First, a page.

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Aladdin Fees

Glenn Schorr – Nomura: One quick one on the numbers. You mentioned seven new clients for Aladdin and I think it was $1.3 trillion in process of being brought onboard. I highly doubt that it’s directional, but that would imply about 10% bump to the current base fee run rate in Aladdin. Am I in the ballpark of new fees in that base?

Laurence D. Fink – Chairman and CEO: It’s only a 10% increase in possible assets in that, so that’s we’re getting at. Now it’s less than that. I’m not going to get in that. I’m not going to get into the details, but it’s – one client’s quite large and it has economies of scale and all of that stuff. But it’s a – the range but not there well I cannot give you much detail.

Glenn Schorr – Nomura: Curious, you’ve spoken in the past that the bond ETF penetration is literally about one-tenth the size of the penetration the equity markets has enjoyed. Curious what you’re seeing and expecting there and then if you could talk towards what you’ve spoken about recently in terms of the fixed income ETF in corporate bond and when we might expect that product to be coming out?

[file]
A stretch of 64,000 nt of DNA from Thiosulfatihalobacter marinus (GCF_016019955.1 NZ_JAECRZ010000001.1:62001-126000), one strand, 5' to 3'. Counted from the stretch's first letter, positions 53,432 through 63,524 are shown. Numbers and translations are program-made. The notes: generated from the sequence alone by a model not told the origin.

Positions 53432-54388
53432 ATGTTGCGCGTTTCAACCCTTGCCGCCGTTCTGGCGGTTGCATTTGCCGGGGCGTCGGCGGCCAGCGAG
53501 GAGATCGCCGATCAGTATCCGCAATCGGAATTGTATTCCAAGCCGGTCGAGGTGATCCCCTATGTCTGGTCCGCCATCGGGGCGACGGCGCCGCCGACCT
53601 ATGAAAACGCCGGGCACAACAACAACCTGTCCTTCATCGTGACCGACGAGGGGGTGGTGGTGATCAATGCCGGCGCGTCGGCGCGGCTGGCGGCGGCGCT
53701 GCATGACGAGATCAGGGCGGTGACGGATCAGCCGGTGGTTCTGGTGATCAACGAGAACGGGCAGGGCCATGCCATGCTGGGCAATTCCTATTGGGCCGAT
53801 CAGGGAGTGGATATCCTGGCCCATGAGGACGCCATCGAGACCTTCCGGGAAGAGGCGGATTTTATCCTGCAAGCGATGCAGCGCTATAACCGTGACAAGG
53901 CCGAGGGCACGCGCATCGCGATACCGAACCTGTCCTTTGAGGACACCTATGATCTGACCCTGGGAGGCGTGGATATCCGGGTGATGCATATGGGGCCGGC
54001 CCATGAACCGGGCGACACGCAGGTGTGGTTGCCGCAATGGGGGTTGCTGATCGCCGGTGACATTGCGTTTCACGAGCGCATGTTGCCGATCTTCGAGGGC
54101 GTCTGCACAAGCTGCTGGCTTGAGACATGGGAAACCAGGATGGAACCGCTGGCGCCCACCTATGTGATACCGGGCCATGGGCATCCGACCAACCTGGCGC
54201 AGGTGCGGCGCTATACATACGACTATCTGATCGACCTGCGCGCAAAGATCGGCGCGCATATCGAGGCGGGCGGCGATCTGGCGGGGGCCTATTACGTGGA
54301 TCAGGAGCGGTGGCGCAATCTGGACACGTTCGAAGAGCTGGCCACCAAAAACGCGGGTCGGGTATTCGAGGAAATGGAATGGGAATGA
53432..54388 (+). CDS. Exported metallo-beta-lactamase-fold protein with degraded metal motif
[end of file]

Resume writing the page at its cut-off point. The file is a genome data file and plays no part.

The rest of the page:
Laurence D. Fink – Chairman and CEO: The iShare bond is going to be – is momentarily, we’re not getting into a registration issue. We expect it soon. I’m getting kicked by my General Counsel. Two, it is my view that this is a great opportunity for the market and for us. We’ve had many conversations with many potential investors in those products, the enthusiasm is great but as we saw in most ETF products, it’s a slow grind and people are going to be looking for liquidity and opportunities, and if the liquidity and opportunity are there, then you start seeing a faster ramp-up. So it is momentarily when we launch that, the overall view of ETFs and bonds is as robust as ever. We are very constructive on those products and so, my feelings haven’t changed at all, despite obviously a huge change in momentum from fixed income flows that we witnessed the first half of last year to 90% flows in equities and so I guess, it’s a testimony to the products that these are efficient vehicles for investors, whether you’re looking to rebalance, restructure and so we continue to be in front of clients and with all types of ETF products and we continue to be driving those flows on a global basis. You didn’t ask this question, but if you look at ETF flows as an industry, some of the great flows, as an industry are also when investors are underinvested. So, you see great flows in Japan because of the changes in the economic future of Japan or the hope of a change of economic future and so you have seen it across the industry larger flows in Japanese-oriented, DK-oriented ETFs. As I have said, what we saw also at BlackRock because a renewed interest in Mexico we saw larger than historical flows into Mexico. So this is what – this is exactly how we are trying to position ourselves, having a suite of products that are global in nature and respond to it. This is one of the big reasons why we’re so excited about our inclusion of the Credit Suisse ETF platform. This will give us a great Swiss franc product and as clients are going to look to diversify in currency and in asset categories.